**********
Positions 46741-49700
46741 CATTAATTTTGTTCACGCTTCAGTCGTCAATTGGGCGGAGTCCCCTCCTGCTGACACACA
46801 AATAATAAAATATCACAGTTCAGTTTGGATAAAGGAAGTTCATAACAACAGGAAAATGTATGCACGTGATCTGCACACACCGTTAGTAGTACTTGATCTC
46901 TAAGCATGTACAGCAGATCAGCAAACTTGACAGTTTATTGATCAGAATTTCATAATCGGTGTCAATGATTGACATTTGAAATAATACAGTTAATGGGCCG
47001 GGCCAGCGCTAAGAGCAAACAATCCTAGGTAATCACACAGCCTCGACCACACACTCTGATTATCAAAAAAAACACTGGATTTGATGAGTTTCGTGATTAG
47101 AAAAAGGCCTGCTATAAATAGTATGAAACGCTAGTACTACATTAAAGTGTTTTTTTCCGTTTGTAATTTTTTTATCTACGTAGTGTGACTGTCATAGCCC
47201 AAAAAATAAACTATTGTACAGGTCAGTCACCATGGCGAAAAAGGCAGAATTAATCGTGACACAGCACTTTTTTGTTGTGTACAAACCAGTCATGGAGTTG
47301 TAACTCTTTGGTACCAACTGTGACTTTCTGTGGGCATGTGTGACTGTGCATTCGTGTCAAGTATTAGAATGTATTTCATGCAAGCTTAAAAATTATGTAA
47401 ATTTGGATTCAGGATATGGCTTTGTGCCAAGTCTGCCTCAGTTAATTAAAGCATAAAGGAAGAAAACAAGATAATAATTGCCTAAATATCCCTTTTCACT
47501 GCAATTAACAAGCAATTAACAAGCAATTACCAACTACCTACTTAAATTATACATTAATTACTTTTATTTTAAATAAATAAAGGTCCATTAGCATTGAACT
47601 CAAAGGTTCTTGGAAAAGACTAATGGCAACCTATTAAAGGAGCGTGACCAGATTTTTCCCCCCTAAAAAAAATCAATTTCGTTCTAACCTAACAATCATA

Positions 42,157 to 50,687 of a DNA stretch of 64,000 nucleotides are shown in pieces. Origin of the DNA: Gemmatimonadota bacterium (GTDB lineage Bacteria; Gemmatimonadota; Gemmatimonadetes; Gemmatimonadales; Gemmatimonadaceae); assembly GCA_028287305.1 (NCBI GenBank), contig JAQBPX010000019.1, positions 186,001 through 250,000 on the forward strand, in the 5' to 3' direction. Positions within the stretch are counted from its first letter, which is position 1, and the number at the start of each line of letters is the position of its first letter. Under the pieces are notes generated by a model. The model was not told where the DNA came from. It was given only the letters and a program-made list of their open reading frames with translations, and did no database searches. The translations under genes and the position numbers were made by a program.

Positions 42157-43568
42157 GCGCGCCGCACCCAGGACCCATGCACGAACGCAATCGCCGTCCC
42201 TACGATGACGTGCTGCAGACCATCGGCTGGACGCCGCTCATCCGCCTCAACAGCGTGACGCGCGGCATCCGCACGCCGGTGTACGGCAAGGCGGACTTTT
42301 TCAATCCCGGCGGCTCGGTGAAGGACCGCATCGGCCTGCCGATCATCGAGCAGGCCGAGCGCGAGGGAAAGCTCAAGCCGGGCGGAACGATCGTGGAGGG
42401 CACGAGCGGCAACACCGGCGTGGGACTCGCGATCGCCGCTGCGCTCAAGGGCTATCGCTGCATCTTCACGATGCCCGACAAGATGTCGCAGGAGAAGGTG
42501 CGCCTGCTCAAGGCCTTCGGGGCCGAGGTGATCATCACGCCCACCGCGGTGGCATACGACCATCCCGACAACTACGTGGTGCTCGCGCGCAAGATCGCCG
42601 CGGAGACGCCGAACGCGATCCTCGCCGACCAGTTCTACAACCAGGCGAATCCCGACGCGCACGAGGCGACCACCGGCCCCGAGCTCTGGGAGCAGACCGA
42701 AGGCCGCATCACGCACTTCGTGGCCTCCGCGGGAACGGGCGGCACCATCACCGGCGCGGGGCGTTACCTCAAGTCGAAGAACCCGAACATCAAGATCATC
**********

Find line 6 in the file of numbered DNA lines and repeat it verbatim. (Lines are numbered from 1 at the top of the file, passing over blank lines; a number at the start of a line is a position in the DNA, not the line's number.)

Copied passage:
47101 AAAAAGGCCTGCTATAAATAGTATGAAACGCTAGTACTACATTAAAGTGTTTTTTTCCGTTTGTAATTTTTTTATCTACGTAGTGTGACTGTCATAGCCC